blending an assortment of thoughts and experiences for my friends, relations and kindred spirit

blending an assortment of thoughts and experiences for my friends, relations and kindred spirit
By Alison Hobbs, blending a mixture of thoughts and experiences for friends, relations and kindred spirits.

Monday, November 5, 2018

What else?

This post is being written so that I can keep track of what I've been up to since our flying trip to the Gasp├ęsie at the beginning of September.

Also in September, I went to the sad but inspiring funeral for Jean-Christophe Terrillon, a scientist-philosopher whose mother is a member of our German conversation group; she had asked some of us to be there. Her son had died of cancer in his 50s. During the service, Louise gave a moving and impressive eulogy for him quoting many of his own words.

On the weekend of the Ottawa tornado, feeling lucky to have escaped the devastation and the extensive power cuts, we had three unusual cultural experiences. Chris and I watched a series of experimental, short films at the Goethe Institut that night, which left us mostly baffled, I spent the following afternoon with Elva, touring local artists' studios, some of their work decidedly esoteric too, then after supper Chris and I attended an evening event where extracts from Banned Books were read aloud, entitled Persisting Beyond Margins, our author-friends Nicola Vulpe and Mark Frutkin being two of the readers. We won one of Nicola's books in the silent auction and the last of the readings (by Henry Beissel) led me to buy a copy of Margaret Laurence's The Diviners which I hadn't read before, a great discovery for me.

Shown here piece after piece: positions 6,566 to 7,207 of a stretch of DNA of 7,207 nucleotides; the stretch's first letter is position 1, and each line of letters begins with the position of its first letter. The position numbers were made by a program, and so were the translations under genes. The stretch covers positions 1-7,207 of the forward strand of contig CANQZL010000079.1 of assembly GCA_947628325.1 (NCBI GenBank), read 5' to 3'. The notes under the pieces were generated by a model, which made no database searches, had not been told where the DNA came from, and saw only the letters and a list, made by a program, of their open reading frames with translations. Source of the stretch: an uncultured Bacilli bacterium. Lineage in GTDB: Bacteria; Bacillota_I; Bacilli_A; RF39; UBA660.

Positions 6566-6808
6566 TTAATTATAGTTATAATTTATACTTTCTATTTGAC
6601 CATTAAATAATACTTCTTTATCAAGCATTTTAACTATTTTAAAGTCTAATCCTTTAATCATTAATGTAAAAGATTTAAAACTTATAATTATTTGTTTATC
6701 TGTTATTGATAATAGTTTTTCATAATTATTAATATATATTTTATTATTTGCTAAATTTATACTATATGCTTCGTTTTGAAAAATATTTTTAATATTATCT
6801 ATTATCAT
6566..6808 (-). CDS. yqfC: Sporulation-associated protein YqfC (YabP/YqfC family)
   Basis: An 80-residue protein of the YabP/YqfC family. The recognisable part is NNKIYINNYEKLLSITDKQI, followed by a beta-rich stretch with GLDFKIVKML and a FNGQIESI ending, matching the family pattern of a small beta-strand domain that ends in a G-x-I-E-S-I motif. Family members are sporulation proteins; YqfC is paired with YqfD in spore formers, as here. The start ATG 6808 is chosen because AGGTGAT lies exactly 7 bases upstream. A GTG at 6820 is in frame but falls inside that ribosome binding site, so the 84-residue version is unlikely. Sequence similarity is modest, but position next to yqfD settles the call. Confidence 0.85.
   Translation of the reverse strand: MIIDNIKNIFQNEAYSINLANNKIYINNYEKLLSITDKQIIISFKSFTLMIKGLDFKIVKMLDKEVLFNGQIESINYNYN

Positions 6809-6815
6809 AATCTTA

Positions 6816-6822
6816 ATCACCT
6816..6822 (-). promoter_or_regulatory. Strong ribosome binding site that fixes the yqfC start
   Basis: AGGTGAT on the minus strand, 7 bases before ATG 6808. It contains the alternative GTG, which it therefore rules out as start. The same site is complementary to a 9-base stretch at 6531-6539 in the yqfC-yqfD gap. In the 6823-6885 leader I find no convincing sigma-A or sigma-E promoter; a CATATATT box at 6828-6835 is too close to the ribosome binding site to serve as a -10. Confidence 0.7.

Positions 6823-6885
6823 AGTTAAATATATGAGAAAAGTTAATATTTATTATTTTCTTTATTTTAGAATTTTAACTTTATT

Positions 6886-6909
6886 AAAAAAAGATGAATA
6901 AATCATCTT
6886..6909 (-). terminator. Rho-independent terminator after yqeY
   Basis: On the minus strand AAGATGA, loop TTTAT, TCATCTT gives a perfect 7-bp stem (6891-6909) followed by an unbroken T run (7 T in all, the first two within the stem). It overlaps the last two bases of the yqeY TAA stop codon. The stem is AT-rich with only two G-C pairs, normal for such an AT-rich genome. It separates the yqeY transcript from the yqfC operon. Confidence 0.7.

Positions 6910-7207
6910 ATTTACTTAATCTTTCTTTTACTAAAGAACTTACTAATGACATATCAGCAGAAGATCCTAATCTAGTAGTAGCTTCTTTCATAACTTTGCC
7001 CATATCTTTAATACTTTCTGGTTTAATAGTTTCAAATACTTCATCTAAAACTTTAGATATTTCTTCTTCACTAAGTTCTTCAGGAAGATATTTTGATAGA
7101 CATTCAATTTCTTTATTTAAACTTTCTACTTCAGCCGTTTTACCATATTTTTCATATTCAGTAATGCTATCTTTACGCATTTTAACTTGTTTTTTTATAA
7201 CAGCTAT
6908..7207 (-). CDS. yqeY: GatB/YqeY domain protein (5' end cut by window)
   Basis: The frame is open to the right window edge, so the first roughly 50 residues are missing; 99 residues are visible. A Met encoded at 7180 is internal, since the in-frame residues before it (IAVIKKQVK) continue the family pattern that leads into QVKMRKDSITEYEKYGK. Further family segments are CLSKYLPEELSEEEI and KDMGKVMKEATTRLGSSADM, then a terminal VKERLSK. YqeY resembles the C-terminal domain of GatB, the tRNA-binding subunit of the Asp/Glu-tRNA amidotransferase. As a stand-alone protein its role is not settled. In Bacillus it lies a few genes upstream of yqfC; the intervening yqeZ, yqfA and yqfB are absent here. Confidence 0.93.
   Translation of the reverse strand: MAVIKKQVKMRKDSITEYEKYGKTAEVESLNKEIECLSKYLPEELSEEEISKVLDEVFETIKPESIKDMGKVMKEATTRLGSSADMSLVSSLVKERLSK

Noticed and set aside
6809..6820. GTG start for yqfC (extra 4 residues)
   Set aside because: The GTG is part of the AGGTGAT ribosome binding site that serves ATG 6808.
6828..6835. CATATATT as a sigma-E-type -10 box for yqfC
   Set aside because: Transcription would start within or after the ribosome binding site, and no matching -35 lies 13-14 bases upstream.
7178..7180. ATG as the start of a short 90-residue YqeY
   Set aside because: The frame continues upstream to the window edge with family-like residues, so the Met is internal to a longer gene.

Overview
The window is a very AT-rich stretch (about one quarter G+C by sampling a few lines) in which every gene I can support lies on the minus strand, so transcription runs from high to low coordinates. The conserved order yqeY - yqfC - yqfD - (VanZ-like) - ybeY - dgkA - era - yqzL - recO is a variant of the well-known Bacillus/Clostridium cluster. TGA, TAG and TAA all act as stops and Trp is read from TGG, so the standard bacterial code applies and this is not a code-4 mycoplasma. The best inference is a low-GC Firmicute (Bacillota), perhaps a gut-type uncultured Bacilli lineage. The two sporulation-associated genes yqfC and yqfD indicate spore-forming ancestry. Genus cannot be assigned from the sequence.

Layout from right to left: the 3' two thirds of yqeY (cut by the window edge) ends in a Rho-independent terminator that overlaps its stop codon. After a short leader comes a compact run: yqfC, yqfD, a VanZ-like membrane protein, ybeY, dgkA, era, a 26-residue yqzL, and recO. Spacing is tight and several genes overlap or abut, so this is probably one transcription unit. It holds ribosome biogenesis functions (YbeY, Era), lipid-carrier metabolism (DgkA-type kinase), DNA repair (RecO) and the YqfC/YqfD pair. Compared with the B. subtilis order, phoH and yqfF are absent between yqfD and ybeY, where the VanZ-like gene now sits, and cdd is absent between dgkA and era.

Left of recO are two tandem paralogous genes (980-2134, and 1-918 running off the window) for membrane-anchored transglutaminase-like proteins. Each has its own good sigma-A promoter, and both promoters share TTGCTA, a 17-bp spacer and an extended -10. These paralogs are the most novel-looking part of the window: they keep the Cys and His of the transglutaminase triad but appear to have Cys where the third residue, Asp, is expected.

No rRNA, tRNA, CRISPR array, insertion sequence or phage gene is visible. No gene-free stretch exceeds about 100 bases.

At the flying club on Sept. 29th, Chris participated in the precision landing / flour bombing runs again, taking his colleague Tina's teenage children along for the ride.

1st Oct. I went to a CFUW lecture to learn about fraudsters and computer or telephone scams, which came in useful when someone tried to phish from me very early in the morning, the other day, by means of a fraudulent phone call.

Then there were our routine visits to the doctor's, dentist's, optometrist's, to get blood tests and flu shots: none of the above anything to worry about, but they all take time. My swims at the Chateau keep me fit and Chris has managed a few personal bests for his runs on the treadmill at the gym. The car needed cleaning, maintenance checks and a tyre change, more time consumed. We do our best to keep going for walks or bike rides through the parks and woodland for sanity.